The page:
• The Top Spin of Mega Man 3 is incredibly effective against one of the Robot Masters, and takes out the last boss in one hit. In fact, it takes out almost anything it can actually damage in one hit. However, it's INCREDIBLY awkward to use, so much so that 99% of players never use it outside of the aforementioned boss battles. When Top Man uses it, it's significantly less useless: it causes collision damage to you and deflects all of your shots, making him Nigh Invulnerable.
    • Tundra Man is effectively Top Man fused with a ice-themed Robot Master as a figure skater. The majority of his attacks involve pirouetting around the stage to slam into Mega Man, and can also deflect shots by spinning fast enough.
    • Finally, Mega Man Geo-Omega's Elemental Cyclone attack in Mega Man Star Force 1 and Star Force 3, has him spinning to create a leafy tornado.
  • Vamp from Metal Gear Solid 2: Sons of Liberty can spin in place and dodge bullets. This isn't just from one shot. He dodges constant fire from an M16 while spinning in place.
  • Metroid:
    • Samus has the Screw Attack, and the Spin Attack (a/k/a "Ghetto Screw Attack" in many strategy guides). The former makes Samus invincible, frequently combines with the space jump to allow infinite midair attacks, and usually deals a one-hit kill to all but bosses and (usually) metroids. The latter is a significantly weaker, one-time-only version achieved by spin jumping with the charge beam fully charged. Samus also has access to the Space Jump, which lets her jump an infinite number of times as long as she remains in a somersault.
    • Super Metroid: Two of Samus's best upgrades, the Space Jump and Screw Attack, invoke a lot of airborne spinning. In fact, given that Samus won't spin-jump (and thus activate the Space Jump or Screw Attack) if her horizontal velocity isn't high enough when she jumps, the game is an extremely literal example of this trope; her jumps really are much better with spinning. Even before acquiring the Space Jump or Screw Attack, Samus must also spin-jump in order to wall-jump successfully.
    • Metroid Prime 2: Echoes had those annoying Quad enemies (and their boss Quadraxis) who would attack by spinning at Samus like a top.
    • The Prime series also introduces the Boost Ball upgrade, which normally propels the Morph Ball forward. But use the boost in a spinner device, and Samus spins in place to manipulate the attached machinery with her kinetic energy. Metroid Prime 3: Corruption kicks it up a notch in Skytown, which has these circular generator things that you have to boost around for a while to activate whatever they're connected to.
  • In Minecraft Dungeons, some melee weapons use spinning attacks in their combos, and there's an enchantment that allows you to apply this trope to any melee weapon.
  • Monster Hunter:
  • Mortal Kombat
    • Kung Lao. His hat is a giant sawblade! He spins around to create a deadly energy...thing!
    • Kabal also has the ability to spin others as a disorienting move, and to messily dismember opponents with later fatalities. Cyrax spins his own head to somehow not only fly off the screen like a helicopter, but turn it into a death-propeller and chopping up his opposition.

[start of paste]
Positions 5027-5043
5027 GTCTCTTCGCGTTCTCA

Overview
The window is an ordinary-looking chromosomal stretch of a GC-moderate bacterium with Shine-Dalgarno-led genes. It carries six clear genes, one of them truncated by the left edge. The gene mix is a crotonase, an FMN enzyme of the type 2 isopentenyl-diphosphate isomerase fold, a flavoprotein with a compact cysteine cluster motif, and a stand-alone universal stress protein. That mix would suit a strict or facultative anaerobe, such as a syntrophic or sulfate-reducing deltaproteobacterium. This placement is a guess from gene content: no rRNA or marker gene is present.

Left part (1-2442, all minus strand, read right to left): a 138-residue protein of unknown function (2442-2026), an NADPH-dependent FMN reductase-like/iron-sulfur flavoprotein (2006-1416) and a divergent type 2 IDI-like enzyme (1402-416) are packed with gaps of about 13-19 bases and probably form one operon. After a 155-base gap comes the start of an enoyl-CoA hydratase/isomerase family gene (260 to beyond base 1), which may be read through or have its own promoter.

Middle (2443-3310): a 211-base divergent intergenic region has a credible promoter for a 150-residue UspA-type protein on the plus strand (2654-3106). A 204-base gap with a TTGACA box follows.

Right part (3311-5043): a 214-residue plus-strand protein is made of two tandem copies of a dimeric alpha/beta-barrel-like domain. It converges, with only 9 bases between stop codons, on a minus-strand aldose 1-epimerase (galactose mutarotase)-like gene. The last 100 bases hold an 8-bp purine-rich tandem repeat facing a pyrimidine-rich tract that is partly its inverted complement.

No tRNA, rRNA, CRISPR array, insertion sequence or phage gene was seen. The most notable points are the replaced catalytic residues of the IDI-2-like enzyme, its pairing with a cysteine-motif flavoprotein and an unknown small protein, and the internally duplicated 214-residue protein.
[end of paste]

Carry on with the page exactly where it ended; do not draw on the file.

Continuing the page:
• Paper Mario:
    • In Paper Mario: The Thousand-Year Door, when you are attacked, you can press A to cover up and reduce some of the damage taken, or if you think you're up for it, you can press B for a "super reversal" where the attacker takes one point of damage. Of course, when you do this command, Mario spins in place momentarily. Likewise, most attacks have a hidden set of alternate Action Commands which cause Mario to perform them more "stylishly" for a bonus; some of the "stylish" versions involve spinning.
    • Also the Super and Ultra Hammer's Attacks involve spinning.
    • In the first game, Mario could spin in whatever direction the player was holding at the time. Whilst it's main use was to get to places quicker, if a certain badge was equipped it could cause the Dizzy (read: Confused) status ailment whenever he used it to run into an enemy.
    • There's also an item called the Dizzy Dial, which causes the Screen to Spin around when used and is supposed to cause the Dizzy ailment when it works.
  • Persona:
    • Persona 3: Koromaru doesn't just charge into shadows with a knife, he somersaults into them.
    • Persona 4:
      • Yousuke spins around with both weapons in hand for his follow-up attack.
      • Teddie's follow-up attack has him drill into the enemy with his claws, spinning around as he does.
      • Yukiko spins with her fan to strike her tarot card, in which her Persona proceeds to spin around before attacking or healing; Chie's Persona spins its weapon during some spells/attacks and Yousuke even does a spinning jump to strike his tarot card.
  • Pokémon:
    • There's an attack called Rapid Spin, which deals pathetic damage but clears the field of hazards and cancels trapping moves, making it incredibly useful in competitive play.
    • Gyro Ball is a physical Steel type attack, in which the foe is tackled with a "high-speed" spin. Ironically, the slower the user is compared to the target, the better, being capable of up to 150 base damage if the user has minimal Speed. (Steelix in particular loves it with Curse) However, Gyro Ball was somewhat neutralized by the "Bulletproof" ability from Generation VI onwards.
    • Generation V introduces the move Drill Run, where the user throws themselves at the enemy while spinning, and gains an increased Critical Hit rate to boot.
  • In [PROTOTYPE], one of Alex's strongest melee attacks is the Cannonball, in which he tucks himself into a ball.